With respect, I differ. The President and his advisors not only have a Plan A. They are ready with a Plan B and a Plan C.
Obama put Plan A for a two-state Israel-Palestine outcome and general Arab-Islamic agreements to Israeli Prime Minister Benjamin Netanyahu. The Israelis made clear, and let the press know they had made clear, that this was not acceptable. So Plan B is working groups with the Israelis while encouraging regional leaders, such as Jordan's King Abdullah, Egyptian President Hosni Mubarak and Turkish Prime Minister Recep Tayyip Erdogan, to maintain the call for an Israeli-Palestinian peace process.
Then there is Plan C. The Associated Press reported last week that the Obama Administration may set a deadline of the end of 2009 on talks with Iran if they are not producing result.
The immediate reading was that Washington might be siding with Tel Aviv on the need for an eventual showdown with Iran. The reality could be more nuanced: the Obama Administration may use Tehran’s uncompromising position to pull Arabs and Israelis together for a regional process including Israel-Palestine.
Although some claim that this Plan C will never work, since Arabs and Israelis have different fears with regards to Iran’s policies, others argue that it is the best path. "The administration has to find the best path," says Anthony Cordesman of the Center for Strategic and International Studies. "Is this the best path? Given the opportunities, yes. They may not produce success but they offer the best alternative available."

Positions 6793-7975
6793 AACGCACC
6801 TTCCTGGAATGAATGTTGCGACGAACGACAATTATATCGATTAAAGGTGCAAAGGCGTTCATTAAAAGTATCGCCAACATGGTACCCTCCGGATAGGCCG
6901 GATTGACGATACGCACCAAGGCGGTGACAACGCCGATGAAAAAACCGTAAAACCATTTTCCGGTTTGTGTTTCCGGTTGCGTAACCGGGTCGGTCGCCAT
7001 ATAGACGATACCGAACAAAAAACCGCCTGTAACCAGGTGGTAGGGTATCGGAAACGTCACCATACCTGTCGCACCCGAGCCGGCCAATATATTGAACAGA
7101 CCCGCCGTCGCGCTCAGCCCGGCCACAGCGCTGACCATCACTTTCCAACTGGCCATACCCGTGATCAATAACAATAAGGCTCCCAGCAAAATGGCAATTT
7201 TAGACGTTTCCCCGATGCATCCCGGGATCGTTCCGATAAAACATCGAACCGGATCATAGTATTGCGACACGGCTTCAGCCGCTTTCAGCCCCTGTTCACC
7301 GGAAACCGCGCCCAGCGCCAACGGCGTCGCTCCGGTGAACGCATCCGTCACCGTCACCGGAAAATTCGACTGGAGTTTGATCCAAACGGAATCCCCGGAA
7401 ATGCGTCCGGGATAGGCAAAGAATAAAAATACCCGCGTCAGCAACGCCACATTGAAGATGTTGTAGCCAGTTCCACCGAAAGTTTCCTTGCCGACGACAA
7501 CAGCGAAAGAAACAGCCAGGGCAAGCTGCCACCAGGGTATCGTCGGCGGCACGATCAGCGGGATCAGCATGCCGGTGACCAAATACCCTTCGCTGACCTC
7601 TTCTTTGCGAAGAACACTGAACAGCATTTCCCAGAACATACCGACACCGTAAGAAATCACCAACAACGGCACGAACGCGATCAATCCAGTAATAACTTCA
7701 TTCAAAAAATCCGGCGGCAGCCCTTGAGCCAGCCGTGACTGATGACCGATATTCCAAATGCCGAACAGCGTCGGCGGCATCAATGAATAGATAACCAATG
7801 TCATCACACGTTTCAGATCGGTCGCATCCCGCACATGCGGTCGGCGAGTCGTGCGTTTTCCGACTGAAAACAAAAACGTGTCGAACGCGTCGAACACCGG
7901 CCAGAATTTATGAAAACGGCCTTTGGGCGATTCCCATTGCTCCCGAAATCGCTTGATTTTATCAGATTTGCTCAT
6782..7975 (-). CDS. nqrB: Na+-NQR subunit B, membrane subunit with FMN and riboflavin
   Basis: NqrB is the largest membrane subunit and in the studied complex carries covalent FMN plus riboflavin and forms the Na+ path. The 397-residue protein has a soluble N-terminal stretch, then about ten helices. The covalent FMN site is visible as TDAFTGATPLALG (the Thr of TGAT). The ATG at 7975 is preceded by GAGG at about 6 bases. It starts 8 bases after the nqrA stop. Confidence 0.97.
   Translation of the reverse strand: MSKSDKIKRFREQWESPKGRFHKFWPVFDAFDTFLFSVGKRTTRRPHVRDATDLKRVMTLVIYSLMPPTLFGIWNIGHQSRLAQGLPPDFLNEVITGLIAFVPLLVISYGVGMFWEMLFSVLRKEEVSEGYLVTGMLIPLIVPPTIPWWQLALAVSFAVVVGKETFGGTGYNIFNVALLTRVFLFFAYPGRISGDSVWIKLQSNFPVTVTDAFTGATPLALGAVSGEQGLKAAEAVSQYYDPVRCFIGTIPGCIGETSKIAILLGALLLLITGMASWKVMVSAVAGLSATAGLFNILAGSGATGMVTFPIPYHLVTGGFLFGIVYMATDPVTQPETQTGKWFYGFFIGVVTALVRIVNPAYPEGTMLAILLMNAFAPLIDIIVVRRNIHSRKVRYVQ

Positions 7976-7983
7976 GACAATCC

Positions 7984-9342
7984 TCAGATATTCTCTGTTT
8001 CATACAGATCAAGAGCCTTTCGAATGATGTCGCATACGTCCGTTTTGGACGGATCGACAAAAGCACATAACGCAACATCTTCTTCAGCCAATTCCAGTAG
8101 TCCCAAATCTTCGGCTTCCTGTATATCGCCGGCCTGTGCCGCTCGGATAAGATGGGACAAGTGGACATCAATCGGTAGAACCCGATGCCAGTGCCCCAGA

The key to full Arab participation may be Syria, which has recently been in talks with Iran on a possible common approach. Here George Mitchell, Obama's Middle East envoy and a legendary negotiator, comes into play. Washington's ploy may be for Mitchell talks in Damascus to open the doors both to a diminishing of Iran’s influence and Israeli-Syrian talks.
Because Israel wants to see the Iranian threat "dealt with" before any peace deals with the Arabs, this subtle move by the Obama Administration could bring success. Instead of Israel’s insistence on clearing Tehran's nuclear facilities, Washington can change the context of the Tehran issue by adding the more political yet still forthright policies of Arab states into a broad-based coalition against Tehran. This approach may be enough to allay Tel Aviv’s concerns.